Like a campfire emitting sparks into the night, Lewis, aflame with conversation, sends forth references, allusions, intimations of what resides in other realms of his memory; they burn quickly and disappear. I want to say to him, in the words of Russian writer Vladimir Nabokov, “Speak, Memory.” But a different kind of conversation, a different setting, I realize, is needed for this kind of memory to speak.

Something else I have noticed: there is a silence within the verbal virtuosity of Richard Lewis.

Lewis has a special affinity and love for the work of the comedic actor Buster Keaton, who was well known for his roles in many silent films. Lewis, a person who incessantly verbalizes everything, and Keaton, a person whose comedic medium was silence. For all the torrents of verbal artistry we have heard from Lewis — a 50-year flood of words — there is a silence akin to Keaton’s regarding memory, about which Lewis seems so shy and reticent that we have not yet heard him speak. Maybe all we are meant to receive is the verbal sparks that these memories emit.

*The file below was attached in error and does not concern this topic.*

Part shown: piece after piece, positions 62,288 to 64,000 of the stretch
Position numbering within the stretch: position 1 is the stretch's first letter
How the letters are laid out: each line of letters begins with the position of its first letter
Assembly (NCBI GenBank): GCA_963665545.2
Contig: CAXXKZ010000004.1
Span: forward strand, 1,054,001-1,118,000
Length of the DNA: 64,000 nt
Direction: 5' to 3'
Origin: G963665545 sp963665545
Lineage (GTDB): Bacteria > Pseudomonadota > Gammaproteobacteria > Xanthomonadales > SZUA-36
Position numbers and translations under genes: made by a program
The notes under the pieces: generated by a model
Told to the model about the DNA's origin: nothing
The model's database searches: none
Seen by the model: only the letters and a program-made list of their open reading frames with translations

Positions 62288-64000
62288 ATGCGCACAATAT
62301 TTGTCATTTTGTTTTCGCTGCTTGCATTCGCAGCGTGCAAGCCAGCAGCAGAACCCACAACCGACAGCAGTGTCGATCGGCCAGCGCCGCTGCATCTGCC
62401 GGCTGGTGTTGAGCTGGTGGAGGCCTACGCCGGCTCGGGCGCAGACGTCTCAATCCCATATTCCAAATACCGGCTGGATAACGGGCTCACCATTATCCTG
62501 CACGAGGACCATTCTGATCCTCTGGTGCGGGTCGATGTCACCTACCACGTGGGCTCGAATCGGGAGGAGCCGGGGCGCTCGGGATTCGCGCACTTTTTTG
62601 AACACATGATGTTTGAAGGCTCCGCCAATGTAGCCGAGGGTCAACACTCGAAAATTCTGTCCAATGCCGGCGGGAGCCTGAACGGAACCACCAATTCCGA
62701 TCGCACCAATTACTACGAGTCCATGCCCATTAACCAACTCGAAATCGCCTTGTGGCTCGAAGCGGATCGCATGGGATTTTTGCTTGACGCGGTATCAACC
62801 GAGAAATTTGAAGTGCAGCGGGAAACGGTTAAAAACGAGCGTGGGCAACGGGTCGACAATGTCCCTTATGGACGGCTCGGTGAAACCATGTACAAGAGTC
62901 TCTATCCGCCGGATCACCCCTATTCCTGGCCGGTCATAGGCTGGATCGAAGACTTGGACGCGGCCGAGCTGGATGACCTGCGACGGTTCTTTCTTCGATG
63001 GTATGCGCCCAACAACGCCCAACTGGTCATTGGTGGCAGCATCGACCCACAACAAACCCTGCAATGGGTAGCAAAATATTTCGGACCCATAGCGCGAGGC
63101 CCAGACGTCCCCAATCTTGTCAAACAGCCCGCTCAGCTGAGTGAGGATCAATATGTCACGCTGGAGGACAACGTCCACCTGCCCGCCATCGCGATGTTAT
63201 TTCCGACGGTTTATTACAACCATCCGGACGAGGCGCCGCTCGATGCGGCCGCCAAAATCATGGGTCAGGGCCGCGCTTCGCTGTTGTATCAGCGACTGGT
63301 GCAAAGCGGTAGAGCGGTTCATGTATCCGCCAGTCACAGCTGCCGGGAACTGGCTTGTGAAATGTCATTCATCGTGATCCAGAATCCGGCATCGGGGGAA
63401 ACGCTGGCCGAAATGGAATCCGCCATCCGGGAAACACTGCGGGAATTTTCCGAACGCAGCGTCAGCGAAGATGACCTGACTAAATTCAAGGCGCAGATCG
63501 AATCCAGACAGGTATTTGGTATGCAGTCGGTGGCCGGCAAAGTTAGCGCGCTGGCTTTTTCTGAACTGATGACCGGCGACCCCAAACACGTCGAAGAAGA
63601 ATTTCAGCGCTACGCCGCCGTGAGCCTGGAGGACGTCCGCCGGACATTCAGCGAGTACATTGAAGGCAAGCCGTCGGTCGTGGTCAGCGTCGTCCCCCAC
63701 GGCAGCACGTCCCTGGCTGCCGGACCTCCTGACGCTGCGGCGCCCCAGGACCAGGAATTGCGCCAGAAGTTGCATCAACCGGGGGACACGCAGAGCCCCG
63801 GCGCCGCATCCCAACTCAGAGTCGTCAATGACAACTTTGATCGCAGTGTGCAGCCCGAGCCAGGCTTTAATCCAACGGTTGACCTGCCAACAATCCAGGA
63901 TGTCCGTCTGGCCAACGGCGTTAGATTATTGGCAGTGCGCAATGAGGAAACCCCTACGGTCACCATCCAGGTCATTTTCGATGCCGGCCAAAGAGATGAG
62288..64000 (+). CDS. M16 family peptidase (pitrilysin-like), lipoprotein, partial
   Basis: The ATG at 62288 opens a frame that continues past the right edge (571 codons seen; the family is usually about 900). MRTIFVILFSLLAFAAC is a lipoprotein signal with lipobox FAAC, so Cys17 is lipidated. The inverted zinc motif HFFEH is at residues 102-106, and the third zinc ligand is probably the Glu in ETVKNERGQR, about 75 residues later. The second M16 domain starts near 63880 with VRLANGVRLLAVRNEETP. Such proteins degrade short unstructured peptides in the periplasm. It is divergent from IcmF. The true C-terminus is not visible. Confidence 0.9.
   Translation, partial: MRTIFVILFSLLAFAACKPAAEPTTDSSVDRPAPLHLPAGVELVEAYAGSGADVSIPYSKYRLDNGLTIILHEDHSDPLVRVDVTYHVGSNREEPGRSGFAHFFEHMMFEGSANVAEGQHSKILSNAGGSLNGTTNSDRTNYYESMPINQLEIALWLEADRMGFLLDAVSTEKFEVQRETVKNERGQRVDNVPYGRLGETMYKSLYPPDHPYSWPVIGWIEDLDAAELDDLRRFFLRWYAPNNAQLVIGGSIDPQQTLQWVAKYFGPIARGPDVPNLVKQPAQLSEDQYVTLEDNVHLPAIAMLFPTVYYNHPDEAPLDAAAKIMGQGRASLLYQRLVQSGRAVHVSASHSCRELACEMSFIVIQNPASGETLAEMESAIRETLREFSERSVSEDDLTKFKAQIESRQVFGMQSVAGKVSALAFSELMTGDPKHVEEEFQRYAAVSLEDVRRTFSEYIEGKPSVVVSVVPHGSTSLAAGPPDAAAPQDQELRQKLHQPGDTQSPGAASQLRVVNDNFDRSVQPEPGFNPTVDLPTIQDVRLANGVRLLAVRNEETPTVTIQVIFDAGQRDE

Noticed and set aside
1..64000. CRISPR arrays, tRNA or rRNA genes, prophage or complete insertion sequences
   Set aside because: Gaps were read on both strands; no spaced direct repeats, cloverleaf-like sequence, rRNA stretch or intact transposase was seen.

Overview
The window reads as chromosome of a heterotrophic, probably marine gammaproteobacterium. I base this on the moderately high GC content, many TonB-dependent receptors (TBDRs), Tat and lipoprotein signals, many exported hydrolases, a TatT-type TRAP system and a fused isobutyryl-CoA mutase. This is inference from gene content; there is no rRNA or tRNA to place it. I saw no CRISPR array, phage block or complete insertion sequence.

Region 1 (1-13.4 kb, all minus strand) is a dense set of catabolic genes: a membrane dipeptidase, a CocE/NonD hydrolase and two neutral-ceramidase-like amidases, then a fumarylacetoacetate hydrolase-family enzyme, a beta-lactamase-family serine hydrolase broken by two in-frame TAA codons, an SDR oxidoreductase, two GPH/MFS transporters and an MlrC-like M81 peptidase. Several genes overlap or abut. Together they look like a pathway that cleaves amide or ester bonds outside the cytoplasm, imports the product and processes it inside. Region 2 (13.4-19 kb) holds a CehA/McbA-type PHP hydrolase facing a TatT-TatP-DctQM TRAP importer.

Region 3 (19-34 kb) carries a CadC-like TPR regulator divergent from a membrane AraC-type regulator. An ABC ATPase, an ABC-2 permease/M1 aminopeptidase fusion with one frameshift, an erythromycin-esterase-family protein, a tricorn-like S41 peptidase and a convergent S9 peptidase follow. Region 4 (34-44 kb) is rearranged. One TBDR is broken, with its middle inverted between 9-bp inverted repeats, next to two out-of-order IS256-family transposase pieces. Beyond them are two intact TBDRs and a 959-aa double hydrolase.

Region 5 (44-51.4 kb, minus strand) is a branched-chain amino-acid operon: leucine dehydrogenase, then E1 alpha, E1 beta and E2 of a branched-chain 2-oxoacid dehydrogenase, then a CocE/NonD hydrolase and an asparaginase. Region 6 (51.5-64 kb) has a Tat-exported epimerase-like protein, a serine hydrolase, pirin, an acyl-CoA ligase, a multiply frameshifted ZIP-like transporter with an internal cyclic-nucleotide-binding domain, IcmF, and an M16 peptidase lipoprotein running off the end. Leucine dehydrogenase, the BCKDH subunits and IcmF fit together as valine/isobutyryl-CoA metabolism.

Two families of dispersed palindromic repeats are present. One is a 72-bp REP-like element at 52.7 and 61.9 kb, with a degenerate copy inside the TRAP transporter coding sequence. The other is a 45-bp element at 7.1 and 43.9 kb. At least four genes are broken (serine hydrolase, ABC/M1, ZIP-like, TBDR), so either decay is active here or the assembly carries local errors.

As an artist of comedy, Lewis has been narrating what may be called one lifelong “Great Confession” — or with Yom Kippur in mind, one lifelong vidui (the catalogue of transgressions that a Jewish congregation publicly recites together on Yom Kippur). Confession often becomes Lewis’ vehicle for narrating his journey to the center of pain. It is rightly as much a subject for comedy as it is for epic poetry, that is, when comedy can, as Lewis does, metamorphosize through public performance the art of humor into the art of being human.

Philip Roth captures the journey to the center of pain in his book Patrimony when he writes, about caring for his aging father, “Once you sidestep disgust and ignore nausea and plunge past those phobias that are fortified like taboos, there’s an awful lot of life to cherish.” Richard Lewis intends for us to arrive, through comedy and laughter, at the same realization, as indeed he has himself.